Kyowa Kirin has received approval in the EU for the self-administration option of its X-linked hypophosphataemia (XLH) treatment Crysvita.
Following the approval, some patients or carers may become suitable to administer Crysvita (burosumab) themselves in its licensed indication for the treatment of XLH in children and young people aged one to 17 years old with radiographic evidence of bone disease, and in adults.
Prior to this approval, Crysvita was approved to be administered by subcutaneous injection. The treatment will still need to be initiated by a clinician experience in the management of patients with metabolic bone diseases, Kyowa Kirin said in a statement.
Following this – if the patient is receiving a stable dose – the treating clinician can recommend that administration be performed by the patient or carer following the ‘appropriate training’.
The first self-administered Crysvita dose after drug initiation or dose change will also need to be conducted under the supervision of a healthcare professional (HCP).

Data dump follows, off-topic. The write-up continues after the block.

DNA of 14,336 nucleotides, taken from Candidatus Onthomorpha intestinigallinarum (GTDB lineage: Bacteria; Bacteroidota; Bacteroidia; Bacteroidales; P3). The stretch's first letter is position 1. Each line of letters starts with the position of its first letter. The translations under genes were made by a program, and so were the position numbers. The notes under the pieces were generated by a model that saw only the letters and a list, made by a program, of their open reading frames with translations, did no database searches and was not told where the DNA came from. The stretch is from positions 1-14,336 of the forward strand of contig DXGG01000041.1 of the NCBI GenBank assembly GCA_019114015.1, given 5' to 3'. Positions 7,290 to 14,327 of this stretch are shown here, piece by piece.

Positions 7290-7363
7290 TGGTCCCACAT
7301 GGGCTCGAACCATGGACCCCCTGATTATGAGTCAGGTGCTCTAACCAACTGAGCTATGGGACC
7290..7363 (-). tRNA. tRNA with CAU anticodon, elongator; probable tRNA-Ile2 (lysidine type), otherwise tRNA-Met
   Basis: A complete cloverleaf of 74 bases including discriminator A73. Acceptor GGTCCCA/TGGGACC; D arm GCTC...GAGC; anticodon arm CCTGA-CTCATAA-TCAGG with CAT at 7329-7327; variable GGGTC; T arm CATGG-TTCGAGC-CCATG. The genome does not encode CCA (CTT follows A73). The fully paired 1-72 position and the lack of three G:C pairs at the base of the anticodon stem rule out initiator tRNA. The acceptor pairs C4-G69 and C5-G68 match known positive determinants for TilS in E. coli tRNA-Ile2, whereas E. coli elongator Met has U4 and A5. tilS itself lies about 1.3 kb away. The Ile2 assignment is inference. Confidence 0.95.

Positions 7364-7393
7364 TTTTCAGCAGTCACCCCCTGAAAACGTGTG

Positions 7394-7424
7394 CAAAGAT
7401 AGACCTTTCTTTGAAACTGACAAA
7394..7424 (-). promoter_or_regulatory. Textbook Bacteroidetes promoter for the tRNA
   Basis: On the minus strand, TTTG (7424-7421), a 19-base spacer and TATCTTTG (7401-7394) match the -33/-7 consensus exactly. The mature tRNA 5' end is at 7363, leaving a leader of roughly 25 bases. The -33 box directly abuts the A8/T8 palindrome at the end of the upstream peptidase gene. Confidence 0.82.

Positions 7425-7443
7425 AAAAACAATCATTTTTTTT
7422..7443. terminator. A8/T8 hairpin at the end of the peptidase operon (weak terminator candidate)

“This approval is another significant milestone for the treatment of people living with XLH. Kyowa Kirin is committed to improving the lives of patients and their families by giving healthcare professionals better ways to care for them,” said Abdul Mullick, president of Kyowa Kirin International.
“By gaining EU approval for the self-administration of Crysvita, we have created another valuable option in the care of children, adolescents and adults with XLH. The self-administration of Crysvita is a great example of how Kyowa Kirin is meeting physician and patient needs and delivering on our purpose, to make people smile,” he added.
XLH is a rare genetic disease that causes abnormalities in the bones, muscles and joints. Although the condition is not life-threatening, its burden is life-long and progressive.